The denunciation of clericalism can no longer wait. And led by Pope Francis, the Catholic Church is reacting strongly.
There are two faces of clericalism. One is the authoritarian priest who decides and does everything on his own. The other is the clericalized laity.
These two major errors prevent the laity from developing the charisms that are called to be recognized as ministries by the Church. When the focus is on the priestly life as a problem to be solved, we fall into the trap.
Unfortunately for the Church in France, it is still possible to see some people railing against any mention of priests and the priesthood, as if it is an attack on the dignity of the laity.
The last few years have created an ideological struggle around the priesthood.
Avoiding the issue, the pope recognizes a ministry for catechists in the “motu proprio” Antiquum ministerium. Last year it was the ministries of readers and acolytes.
Ministry for the laity rooted in their charism
Ministry does not come from the function that one practices, but must be the Church’s recognition of a particular gift (“charism”) that the Holy Spirit bestows on a person for the good of all.
Among the talented catechists in my parish, one of them enjoys a special grace from the Holy Spirit for her mission with adults, which the community has witnessed.
Since she took charge of the catechumens, not only do their numbers increase every year, but the catechumens remain in the parish in edifying commitments to the service of their brothers and sisters and of the Church.
In other places, some 80% of the neophytes leave the Church within two years!
In order to involve them more in the life of the Church, lay people have been pushed into positions of “lay people in ecclesial mission”. Often this is done to make up for the lack of priests, rather to recognize and utilize a person’s special charism.
These Catholics are generous, and often combine competence with evangelical passion. But many have been defeated, pushed to being almost lay “ministers”, without having discerned their true charism.
They have been chosen only to fill a position, an error of discernment that has created many difficult human situations.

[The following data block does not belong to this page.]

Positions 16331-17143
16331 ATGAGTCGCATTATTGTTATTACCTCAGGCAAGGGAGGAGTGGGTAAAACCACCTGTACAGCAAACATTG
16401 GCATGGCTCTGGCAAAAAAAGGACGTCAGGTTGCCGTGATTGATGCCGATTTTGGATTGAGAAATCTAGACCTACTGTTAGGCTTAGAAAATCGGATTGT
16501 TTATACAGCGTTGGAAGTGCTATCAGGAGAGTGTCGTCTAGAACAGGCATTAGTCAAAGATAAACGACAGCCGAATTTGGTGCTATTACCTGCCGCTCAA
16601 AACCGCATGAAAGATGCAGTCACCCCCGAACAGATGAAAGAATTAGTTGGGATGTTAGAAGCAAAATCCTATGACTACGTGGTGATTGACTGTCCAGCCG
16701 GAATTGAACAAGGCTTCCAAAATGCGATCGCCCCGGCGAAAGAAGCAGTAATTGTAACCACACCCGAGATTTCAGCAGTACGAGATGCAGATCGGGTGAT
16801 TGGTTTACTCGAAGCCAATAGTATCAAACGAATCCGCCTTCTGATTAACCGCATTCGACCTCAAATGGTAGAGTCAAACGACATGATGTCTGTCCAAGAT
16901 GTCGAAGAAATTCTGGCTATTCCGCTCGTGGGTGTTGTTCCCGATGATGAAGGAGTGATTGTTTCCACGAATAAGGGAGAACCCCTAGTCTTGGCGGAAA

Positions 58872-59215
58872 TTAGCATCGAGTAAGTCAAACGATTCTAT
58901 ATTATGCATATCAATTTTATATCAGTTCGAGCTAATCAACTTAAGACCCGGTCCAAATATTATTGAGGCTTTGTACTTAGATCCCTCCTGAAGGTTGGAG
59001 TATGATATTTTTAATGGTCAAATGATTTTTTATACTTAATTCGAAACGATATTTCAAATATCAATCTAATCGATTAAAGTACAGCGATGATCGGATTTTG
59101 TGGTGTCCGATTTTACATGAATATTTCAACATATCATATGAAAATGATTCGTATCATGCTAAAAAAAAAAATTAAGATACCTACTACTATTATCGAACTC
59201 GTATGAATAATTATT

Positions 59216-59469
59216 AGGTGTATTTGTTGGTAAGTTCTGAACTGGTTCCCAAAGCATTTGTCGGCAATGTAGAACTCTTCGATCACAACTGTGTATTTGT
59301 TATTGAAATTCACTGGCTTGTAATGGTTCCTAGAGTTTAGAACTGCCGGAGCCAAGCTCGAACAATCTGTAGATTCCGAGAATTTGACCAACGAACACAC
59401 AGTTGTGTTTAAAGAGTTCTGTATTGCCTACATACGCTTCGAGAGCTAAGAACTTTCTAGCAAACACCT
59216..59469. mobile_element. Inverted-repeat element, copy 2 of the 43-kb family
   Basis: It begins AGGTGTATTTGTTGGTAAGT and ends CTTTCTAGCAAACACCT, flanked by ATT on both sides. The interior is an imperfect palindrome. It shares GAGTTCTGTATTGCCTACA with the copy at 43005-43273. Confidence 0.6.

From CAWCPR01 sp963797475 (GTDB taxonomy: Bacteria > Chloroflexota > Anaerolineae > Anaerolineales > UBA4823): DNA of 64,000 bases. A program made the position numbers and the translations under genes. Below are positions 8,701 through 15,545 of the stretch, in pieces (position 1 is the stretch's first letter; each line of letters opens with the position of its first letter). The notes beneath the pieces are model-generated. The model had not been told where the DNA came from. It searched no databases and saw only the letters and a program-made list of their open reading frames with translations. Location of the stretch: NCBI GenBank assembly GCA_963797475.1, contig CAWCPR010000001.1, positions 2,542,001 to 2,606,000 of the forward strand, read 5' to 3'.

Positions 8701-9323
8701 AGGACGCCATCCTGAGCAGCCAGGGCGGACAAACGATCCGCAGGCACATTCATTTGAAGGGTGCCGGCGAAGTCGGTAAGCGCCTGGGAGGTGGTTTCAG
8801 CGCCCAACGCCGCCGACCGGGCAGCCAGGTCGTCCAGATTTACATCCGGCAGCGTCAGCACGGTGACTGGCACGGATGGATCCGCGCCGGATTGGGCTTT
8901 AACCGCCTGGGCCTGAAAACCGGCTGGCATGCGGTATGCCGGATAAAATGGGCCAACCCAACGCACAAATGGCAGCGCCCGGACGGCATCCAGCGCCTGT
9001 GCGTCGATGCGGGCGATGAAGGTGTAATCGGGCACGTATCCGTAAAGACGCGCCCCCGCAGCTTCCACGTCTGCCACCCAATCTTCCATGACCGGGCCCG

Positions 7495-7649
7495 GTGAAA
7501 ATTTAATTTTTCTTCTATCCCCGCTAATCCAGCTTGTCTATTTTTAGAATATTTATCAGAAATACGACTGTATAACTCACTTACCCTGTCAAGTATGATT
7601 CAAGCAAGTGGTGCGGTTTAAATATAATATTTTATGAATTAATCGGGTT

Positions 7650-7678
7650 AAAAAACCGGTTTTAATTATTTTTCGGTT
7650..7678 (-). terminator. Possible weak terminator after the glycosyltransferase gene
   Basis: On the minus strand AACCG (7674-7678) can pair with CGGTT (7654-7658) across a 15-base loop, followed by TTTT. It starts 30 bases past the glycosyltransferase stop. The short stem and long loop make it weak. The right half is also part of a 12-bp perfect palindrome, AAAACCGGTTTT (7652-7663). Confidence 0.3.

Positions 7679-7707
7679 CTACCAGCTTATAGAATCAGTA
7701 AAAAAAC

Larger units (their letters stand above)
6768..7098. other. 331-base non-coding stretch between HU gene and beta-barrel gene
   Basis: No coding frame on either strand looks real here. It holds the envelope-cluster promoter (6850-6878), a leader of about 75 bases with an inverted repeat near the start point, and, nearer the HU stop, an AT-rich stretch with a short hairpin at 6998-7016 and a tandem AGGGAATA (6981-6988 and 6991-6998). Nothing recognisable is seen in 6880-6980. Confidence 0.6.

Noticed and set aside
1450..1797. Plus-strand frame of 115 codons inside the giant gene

Some dioceses or movements have masked the absence of priestly vocations by hiring lay people to replace priests, justified by a certain laicist reading of the Second Vatican Council: lay people must from now on replace priests who, until now, took up too much space.
Isn’t this reading reductive? Pope Francis is finally making up for a considerable delay in the Church, which has done a lot of harm.
The female priesthood
If some have fought to have married priests or women priests as the sign of the Church’s openness to the laity, it is because the laity, in their respective charisms, have not received the importance they should have from the Church.
We have been rushing to clericalize the laity and secularize the clergy.
Priests must be priests, with their own gifts and recognized limitations. Likewise, the laity must have their charism recognized and emphasized by their own ministries.
In the fourth chapter of the Letter to the Ephesians, Paul speaks of the Holy Spirit who gave some people the charism to be apostles, others prophets, others evangelists, others pastors and doctors.
The Church has largely favored the priesthood and the sacraments to the detriment of the ministries of the baptized.
Not only have they been neglected, but they have been set in opposition to each other, forgetting the complementarity of the members of the body and in the diversification of our actions.
The goodwill of priests
Many people close to us carry within them an evangelizing fire, one with a zeal and competence for preaching, another a gift for praying for the sick, etc.
They take these missions as a calling from God, but are dependent upon the goodwill of some priests, who do not invite them to exercise their charism.
Ecclesial practice has limited Christian life to the celebration of the sacraments, instead of manifesting the greatness of God’s grace by giving the laity the opportunity to exercise their charism in recollections, prayer evenings, etc.
Recognized through a ministry and sent by the Church, they would nevertheless bring the long awaited new breath. This is the door that Pope Francis has just opened.
If we clericalize the laity, or if we secularize the clergy, we prevent the Spirit from manifesting the ministries upon which the Church must rely to bring the Good News.
On the contrary, we must discern in our local Churches the charisms given to us by the Holy Spirit, recognize them and validate them, if need be, through lay ministries that are sent on mission for the growth of the Kingdom.
We will then see as a matter of course the complementarity of priests who lead, sanctify and teach the flock and, on the other hand, lay people hired for positions, as well as lay people exercising a ministry in the world.
Baudouin Ardillier FSJ is a member of the Congregation Saint Jean who serves as parish priest and area dean in the Archdiocese of Avignon (France).
Reproduced with permission from La Croix International.